Kaine got in a rebuttal, pointing out that “Governor Pence had to give Donald Trump his tax returns to prove he was qualified for the vice presidentship. Donald Trump must release his to the public.”
Law Enforcement and Race Relations
A biggie this election is the state of race relations in America, particularly in the context of police brutality against the black community.
‘Stop and frisk’ refers to the practice of police officers conducting random stops and searching citizens for weapons and contraband. The Clinton-Kaine ticket argues that the practice reveals implicit racial biases in police forces, leading to disproportionate numbers of Latinos and African-Americans being stopped and incarcerated.
Defending the men and women in law enforcement, Pence argued that police officers have a very difficult job and rushing to blame them for institutional racism was unfair.
Hitting Pence on immigration reform, Kaine referenced the fact that both himself and Pence were born of immigrant parents and argued for a more compassionate approach to managing illegal immigrants.
Pence in his rebuttal focused on the threat to national security posed by refugees and illegal immigrants, citing cases in Europe where terrorist attacks had been carried out by people who came in as refugees.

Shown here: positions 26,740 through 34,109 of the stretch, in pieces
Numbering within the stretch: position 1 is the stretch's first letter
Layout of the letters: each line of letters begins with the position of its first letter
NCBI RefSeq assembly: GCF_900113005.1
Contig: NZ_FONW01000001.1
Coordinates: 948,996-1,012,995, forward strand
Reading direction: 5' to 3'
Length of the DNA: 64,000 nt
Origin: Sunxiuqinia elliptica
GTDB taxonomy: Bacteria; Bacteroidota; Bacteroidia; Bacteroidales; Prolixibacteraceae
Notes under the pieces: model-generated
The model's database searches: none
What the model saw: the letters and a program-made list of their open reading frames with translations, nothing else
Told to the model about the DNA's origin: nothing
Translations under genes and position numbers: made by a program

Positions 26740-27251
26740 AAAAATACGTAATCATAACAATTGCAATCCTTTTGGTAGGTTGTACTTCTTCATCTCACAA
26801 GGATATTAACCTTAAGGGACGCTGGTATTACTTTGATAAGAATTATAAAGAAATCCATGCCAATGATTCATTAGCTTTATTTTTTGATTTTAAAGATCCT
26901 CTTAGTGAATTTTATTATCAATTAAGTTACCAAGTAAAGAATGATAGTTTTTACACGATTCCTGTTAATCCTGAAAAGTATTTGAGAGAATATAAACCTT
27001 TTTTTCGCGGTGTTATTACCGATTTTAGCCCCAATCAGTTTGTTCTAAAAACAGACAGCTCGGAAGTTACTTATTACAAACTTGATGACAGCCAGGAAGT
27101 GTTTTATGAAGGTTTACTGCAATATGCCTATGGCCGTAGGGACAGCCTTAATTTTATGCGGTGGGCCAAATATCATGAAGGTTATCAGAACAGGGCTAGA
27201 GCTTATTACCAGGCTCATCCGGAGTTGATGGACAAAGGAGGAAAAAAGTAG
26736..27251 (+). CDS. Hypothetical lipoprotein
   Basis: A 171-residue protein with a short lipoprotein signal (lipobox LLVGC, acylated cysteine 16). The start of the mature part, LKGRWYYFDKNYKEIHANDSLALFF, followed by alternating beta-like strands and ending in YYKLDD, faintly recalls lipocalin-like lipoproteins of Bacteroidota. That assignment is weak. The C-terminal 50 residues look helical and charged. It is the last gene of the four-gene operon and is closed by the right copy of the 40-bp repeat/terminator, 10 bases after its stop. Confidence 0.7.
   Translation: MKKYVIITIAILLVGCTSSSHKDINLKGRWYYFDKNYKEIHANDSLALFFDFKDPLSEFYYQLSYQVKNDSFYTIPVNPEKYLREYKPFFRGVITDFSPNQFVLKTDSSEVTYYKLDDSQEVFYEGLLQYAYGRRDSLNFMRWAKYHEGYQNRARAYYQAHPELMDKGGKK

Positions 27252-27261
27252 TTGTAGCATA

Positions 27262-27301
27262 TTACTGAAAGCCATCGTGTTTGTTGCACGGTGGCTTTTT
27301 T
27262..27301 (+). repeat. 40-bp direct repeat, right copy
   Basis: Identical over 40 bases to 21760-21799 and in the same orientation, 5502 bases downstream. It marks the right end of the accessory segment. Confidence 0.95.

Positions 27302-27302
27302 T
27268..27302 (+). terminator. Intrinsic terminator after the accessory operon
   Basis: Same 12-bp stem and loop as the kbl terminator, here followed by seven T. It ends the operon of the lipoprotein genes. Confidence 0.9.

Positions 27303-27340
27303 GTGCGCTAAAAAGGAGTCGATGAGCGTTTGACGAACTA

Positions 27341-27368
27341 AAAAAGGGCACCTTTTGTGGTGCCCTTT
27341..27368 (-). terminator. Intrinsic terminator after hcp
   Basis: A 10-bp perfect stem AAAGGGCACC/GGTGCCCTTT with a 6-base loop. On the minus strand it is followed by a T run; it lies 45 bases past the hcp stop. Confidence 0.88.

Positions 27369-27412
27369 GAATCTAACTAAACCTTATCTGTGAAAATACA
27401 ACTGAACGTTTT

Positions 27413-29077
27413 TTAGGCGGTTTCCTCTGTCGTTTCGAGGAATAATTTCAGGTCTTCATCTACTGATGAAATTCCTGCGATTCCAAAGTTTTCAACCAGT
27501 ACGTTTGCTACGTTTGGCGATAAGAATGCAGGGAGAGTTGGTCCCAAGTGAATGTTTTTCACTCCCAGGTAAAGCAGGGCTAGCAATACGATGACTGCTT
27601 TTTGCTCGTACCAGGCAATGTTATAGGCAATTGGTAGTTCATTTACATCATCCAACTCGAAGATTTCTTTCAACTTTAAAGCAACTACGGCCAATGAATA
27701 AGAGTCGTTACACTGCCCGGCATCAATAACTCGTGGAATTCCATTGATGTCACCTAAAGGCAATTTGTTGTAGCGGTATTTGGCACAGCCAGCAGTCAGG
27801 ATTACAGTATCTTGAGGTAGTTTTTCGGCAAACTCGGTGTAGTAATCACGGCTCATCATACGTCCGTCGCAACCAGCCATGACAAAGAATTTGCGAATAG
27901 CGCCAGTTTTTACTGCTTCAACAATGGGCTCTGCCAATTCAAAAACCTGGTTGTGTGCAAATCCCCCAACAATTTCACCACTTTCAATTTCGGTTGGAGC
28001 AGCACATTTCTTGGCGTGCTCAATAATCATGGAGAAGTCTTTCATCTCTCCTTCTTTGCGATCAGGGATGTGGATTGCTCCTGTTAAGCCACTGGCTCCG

On Fighting Terrorism
In a blistering attack on Trump, Kaine played the ‘fascist’ card, capitalising on Trump’s alleged financial ties with Russia and Putin.
He also gave a rundown of his ticket’s plan to defeat ISIS: “Hillary Clinton’s plan to defeat ISIL: Take out leaders, disrupt financing networks, disrupt ability to recruit on internet and safe havens, work with allies to share intelligence.”
Pence laid the blame for ISIS squarely at the current administration’s door, in particular on Clinton’s role in facilitating its rise.“ISIS was conjured up out of the desert and was able to overrun areas that American forces had control of.”
Interestingly, neither Pence nor Kaine responded at all to the moderator’s question on how each of them planned to deal with the problem of homegrown terrorists, choosing instead to batter home their relative points on dealing with terrorism abroad.
Questioned about mass casualties in Syria, Pence delivered a response conspicuous for its masculinist tones, possibly to offer a contrast to Clinton’s more consultative brand of diplomacy.
USA needs to exercise strong leadership to protect vulnerable citizens in Aleppo. The small and bullying leader of Russia is now dictating terms to the USA. We need strong, broad-shouldered American leadership. Donald Trump will rebuild our military and inject American strength in the world [...] American needs to immediately establish safe zones. Provocations by Russia need to be met by American strength.